The first segment features Tammy Stevenson, a race walker from Utah. I first “met” Tammy when she wrote an article for WALK! Magazine about losing more than 100 lbs through Weight Watchers and race walking. Since then, she has become a very competitive masters race walker. I am thrilled I finally got to meet Tammy in person in October.
The second segment is about how to start a walking club. Liz Plott and Larry Smith both started walking clubs/teams. The Gahanna Get Moving Team was started by Liz more than 10 years ago. Larry started the German Village Walking Club earlier this year. I tried to give input about the Buckeye Striders Walking and Race Walking Club. I’m a member, but I wasn’t involved in the start of it.
Highlights of this episode:
- Tammy’s successful weight loss
- How she became interested in race walking
- Why judged race walks
- Her coach
- Fatigue issues
- How she fuels
- How she juggles training and a family
- How to get started race walking
- Tammy’s walking goals
- Why each club was started
- Where and when they walk — which day of the week
- Extra events — Wednesdays
- Communicating with members
- Keeping track of participants each walk
- Financing — dues, sponsorships
- Members on paper vs. those who show up
- The recording stopped suddenly, so this segment ends oddly.
The book Tammy refers to is Walking: A Complete Guide to the Complete Exercise by Casey Meyers.
Larry’s Lessons Learned List
- Walkers are not going to just show up because you established a Club.
- Don’t start an outdoor walking club in February (the coldest February on record).
- Don’t rush things. Keep expectations realistic.
- It is OK to get frustrated, but don’t give up. Accept “rejection”. It is not everyone’s “cup of tea”.
- Talk about the Club to everyone, everywhere.
- Tell people to just come out once to check it out.
- And, let people know why they want to be a member. Have your elevator speech ready at all times.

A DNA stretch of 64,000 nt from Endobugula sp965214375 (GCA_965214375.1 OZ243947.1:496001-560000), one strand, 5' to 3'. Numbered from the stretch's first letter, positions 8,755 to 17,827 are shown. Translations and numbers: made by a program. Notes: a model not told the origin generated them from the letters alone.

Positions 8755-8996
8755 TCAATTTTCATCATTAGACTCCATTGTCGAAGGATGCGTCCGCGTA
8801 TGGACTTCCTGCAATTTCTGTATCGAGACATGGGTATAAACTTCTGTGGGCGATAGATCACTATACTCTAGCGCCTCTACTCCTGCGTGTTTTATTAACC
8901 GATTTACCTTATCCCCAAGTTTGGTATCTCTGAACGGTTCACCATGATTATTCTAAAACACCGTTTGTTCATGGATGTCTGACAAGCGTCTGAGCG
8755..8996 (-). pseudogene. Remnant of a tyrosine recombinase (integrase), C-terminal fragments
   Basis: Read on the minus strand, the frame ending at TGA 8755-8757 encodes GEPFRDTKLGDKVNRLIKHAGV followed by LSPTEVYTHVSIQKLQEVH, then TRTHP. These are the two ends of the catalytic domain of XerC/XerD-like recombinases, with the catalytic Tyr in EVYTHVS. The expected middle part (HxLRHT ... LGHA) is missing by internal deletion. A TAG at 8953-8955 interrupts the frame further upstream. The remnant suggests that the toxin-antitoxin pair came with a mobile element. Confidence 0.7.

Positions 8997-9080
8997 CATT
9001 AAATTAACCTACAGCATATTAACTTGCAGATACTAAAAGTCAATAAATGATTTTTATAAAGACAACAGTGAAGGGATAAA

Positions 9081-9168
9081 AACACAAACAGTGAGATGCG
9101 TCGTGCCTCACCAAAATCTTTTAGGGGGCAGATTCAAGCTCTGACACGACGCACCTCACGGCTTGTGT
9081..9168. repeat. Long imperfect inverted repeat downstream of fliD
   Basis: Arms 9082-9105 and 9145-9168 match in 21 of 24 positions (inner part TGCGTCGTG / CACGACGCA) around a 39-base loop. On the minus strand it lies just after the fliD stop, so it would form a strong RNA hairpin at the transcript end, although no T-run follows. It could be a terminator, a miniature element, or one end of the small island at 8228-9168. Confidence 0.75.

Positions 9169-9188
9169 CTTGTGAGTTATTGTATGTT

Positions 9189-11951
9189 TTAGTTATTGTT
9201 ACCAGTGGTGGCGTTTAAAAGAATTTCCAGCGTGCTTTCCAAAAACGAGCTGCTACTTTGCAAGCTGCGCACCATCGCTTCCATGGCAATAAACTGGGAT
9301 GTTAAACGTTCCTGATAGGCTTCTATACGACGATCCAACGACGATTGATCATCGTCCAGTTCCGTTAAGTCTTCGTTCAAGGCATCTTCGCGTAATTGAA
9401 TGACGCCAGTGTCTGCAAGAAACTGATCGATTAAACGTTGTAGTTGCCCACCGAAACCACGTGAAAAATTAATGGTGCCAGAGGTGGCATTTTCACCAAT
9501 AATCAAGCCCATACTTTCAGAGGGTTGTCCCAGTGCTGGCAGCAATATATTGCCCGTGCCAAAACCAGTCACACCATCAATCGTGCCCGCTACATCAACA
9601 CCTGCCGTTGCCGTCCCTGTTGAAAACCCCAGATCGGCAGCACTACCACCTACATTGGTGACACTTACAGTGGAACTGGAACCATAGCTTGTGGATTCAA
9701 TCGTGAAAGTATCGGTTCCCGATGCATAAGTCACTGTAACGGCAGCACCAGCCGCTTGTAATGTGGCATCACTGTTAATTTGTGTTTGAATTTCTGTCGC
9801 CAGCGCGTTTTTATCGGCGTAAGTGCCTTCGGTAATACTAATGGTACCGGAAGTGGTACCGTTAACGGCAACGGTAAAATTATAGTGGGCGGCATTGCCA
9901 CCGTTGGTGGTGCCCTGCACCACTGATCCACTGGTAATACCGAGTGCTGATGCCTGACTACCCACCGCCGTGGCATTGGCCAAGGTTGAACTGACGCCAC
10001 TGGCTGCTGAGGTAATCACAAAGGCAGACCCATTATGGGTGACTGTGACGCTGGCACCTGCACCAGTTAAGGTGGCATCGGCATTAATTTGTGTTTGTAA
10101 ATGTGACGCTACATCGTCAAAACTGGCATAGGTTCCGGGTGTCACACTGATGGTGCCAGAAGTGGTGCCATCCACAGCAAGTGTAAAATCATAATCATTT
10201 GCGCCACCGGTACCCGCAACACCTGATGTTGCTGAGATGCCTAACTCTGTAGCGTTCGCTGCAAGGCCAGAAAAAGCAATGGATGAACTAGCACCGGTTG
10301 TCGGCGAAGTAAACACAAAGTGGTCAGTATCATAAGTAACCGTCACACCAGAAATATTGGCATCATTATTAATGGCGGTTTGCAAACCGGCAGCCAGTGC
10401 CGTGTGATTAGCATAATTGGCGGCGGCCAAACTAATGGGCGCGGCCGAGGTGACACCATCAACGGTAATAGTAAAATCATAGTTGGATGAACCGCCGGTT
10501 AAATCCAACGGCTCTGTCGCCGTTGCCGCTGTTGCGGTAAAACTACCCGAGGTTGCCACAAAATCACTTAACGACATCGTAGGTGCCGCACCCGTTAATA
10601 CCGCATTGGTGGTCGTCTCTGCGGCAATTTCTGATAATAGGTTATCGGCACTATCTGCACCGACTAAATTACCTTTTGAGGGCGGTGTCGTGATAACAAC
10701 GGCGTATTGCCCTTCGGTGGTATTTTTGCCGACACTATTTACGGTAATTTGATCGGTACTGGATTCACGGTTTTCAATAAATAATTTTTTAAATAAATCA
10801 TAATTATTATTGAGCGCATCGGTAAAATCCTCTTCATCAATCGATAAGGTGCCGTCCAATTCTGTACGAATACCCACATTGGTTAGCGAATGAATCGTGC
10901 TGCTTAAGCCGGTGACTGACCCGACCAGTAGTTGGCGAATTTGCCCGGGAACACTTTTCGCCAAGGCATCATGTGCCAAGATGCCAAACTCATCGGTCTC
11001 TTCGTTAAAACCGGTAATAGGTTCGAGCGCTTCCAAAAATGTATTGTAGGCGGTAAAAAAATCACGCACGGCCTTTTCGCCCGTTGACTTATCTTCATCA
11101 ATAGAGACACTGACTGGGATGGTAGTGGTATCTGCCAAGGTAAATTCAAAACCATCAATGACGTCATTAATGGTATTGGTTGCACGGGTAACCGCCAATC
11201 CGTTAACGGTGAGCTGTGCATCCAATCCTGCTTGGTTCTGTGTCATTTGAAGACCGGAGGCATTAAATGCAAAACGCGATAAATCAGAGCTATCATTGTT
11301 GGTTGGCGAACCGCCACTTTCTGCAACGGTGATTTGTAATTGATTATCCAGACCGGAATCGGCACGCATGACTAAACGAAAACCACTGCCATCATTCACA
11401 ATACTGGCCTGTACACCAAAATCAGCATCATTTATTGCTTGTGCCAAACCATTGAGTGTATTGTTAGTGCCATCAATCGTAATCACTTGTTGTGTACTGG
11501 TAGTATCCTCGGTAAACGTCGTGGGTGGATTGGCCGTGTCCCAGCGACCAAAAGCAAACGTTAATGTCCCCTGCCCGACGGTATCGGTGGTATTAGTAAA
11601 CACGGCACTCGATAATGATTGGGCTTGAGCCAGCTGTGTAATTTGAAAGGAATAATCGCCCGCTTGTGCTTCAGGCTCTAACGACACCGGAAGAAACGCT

This time of year it is hard to be motivated to keep walking. It is cold, it gets dark early and typically, we don’t have races scheduled that require training miles. Holiday races are fun, but 4 miles once in a while is not enough.
That is why I’m challenging all of you to a streak — walking at least one mile a day from Thanksgiving to New Year’s Day.
The rules are simple — just walk at least one mile every single day. It doesn’t have to be a fast mile or even a “training” pace. Just walk one mile. Though you are welcome to walk farther or faster any time you want, it doesn’t count if you walk two miles one day and skip the next. The challenge is to walk every day.
Post your progress either here or on the Walk Newsletter Facebook page to help keep others motivated.
The mountains were beautiful!
Sometimes when I travel for work I get to combine the trip with a race. Recently I was in Salt Lake City for meetings, and while in Utah was able to stay long enough to do the Haunted Halloween Half in Provo. (There are also Haunted Half Marathons in Salt Lake City and Phoenix.)
What really excited me about this race — besides being in Utah — is that it is all downhill! The start is about 1,000 feet up the mountain and the course descends through the South Fork Canyon to finish at a mall parking lot in Provo. After all of the races I’ve done this year that were hilly, I was looking forward to one that was downhill.